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White paper 133 provides comprehensive guidance on selecting the optimal liquid cooling architecture for AI servers, addressing common challenges and solutions.


Schneider Electric, the leader in digital transformation of energy management and automation, has released white paper 133 titled "Navigating Liquid Cooling Architectures for Data Centres with AI Workloads." The paper provides a thorough examination of liquid cooling technologies and their applications in modern data centres, particularly those handling high-density AI workloads.

The demand for AI is growing at an exponential rate. As a result, the data centres required to enable AI technology are generating substantial heat, particularly those containing AI servers with accelerators used for training large language models and inference workloads. This heat output is increasing the necessity for the use of liquid cooling to maintain optimal performance, sustainability, and reliability.

Schneider Electric’s latest white paper guides data centre operators and IT managers through the complexities of liquid cooling, offering clear answers to critical questions about system design, implementation, and operation.

Understanding Liquid Cooling Architectures
Over the 12-pages authors Paul Lin, Robert Bunger, and Victor Avelar identify two main categories of liquid cooling for AI servers: direct-to-chip and immersion cooling. They describe the components and functions of a coolant distribution unit (CDU), which are essential for managing temperature, flow, pressure, and heat exchange within the cooling system.

“AI workloads present unique cooling challenges that air cooling alone cannot address,” said Robert Bunger, Innovation Product Owner, CTO Office, Data Centre Segment, Schneider Electric. “Our white paper aims to demystify liquid cooling architectures, providing data centre operators with the knowledge to make informed decisions when planning liquid cooling deployments. Our goal is to equip data centre professionals with practical insights to optimise their cooling systems. By understanding the trade-offs and benefits of each architecture, operators can enhance their data centres’ performance and efficiency.”

The white paper outlines three key elements of liquid cooling architectures:
  • Heat Capture Within the Server: Utilising a liquid medium (e.g. dielectric oil, water) to absorb heat from IT components.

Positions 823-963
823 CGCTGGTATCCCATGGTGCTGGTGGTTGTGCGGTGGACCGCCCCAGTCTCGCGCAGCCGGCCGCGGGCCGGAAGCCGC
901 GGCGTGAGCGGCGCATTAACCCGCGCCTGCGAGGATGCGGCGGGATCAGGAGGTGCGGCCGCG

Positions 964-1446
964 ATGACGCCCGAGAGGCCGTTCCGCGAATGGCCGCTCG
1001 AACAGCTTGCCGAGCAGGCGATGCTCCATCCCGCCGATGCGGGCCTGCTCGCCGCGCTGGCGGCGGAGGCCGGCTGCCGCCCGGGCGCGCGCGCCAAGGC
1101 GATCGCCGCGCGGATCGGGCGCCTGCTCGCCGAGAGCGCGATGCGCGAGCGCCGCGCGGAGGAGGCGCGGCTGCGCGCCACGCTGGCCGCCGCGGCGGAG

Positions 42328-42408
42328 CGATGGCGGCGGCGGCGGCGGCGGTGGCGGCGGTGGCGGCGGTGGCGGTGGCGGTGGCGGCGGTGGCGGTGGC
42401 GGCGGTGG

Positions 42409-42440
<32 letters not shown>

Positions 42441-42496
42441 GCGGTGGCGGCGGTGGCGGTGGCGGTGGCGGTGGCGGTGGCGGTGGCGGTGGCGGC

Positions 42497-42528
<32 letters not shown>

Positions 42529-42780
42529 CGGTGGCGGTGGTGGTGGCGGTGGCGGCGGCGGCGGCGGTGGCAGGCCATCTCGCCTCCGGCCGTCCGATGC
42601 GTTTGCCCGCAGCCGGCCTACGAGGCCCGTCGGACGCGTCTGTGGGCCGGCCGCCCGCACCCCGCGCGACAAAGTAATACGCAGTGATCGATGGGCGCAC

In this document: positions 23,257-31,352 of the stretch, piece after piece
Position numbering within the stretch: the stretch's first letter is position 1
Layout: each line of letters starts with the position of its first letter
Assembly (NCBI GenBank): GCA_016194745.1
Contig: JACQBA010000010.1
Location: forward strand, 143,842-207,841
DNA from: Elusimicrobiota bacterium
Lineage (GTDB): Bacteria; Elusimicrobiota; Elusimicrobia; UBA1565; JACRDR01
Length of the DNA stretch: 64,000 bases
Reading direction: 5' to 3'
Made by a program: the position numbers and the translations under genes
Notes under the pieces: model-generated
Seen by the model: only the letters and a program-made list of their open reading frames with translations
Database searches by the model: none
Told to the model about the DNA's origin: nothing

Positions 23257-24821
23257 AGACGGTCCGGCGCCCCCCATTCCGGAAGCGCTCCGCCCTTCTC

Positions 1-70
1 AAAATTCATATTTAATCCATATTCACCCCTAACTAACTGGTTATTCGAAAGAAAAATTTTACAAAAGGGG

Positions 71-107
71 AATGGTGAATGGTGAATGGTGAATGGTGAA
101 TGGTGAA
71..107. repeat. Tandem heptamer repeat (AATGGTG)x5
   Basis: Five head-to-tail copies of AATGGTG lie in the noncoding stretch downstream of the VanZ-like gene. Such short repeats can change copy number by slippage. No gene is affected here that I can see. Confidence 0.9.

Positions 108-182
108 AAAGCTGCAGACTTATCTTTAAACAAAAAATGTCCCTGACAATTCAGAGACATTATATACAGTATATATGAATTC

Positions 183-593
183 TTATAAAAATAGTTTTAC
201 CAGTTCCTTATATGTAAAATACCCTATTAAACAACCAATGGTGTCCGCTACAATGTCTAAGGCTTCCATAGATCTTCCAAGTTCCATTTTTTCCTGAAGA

• CDU Type: Selecting the appropriate CDU based on heat exchange methods (liquid-to-air, liquid-to-liquid) and form factors (rack-mounted, floor-mounted).
  • Heat Rejection Method: Determining how to effectively transfer heat to the outdoors, either through existing facility systems or dedicated setups.
Choosing the Right Architecture
The paper details six common liquid cooling architectures, combining different CDU types and heat rejection methods, and provides guidance on selecting the best option based on factors such as existing infrastructure, deployment size, speed, and energy efficiency.

With the increasing demand for AI processing power and the corresponding rise in thermal loads, liquid cooling is becoming a critical component of data centre design. The white paper also addresses industry trends such as the need for greater energy efficiency, compliance with environmental regulations, and the shift towards sustainable operations.

“As AI continues to drive the need for advanced cooling solutions, our white paper provides a valuable resource for navigating these changes,” added Bunger. “We are committed to helping our customers achieve their high-performance goals while improving sustainability and reliability.”

Providing the Industry with AI Data Centre Reference Designs
This white paper is particularly timely and relevant in light of Schneider Electric's recent collaboration with NVIDIA to optimise data centre infrastructure for AI applications. This partnership introduced the first publicly available AI data centre reference designs, leveraging NVIDIA's advanced AI technologies and Schneider Electric's expertise in data centre infrastructure.

The reference designs set new standards for AI deployment and operation, providing data centre operators with innovative solutions to manage high-density AI workloads efficiently.

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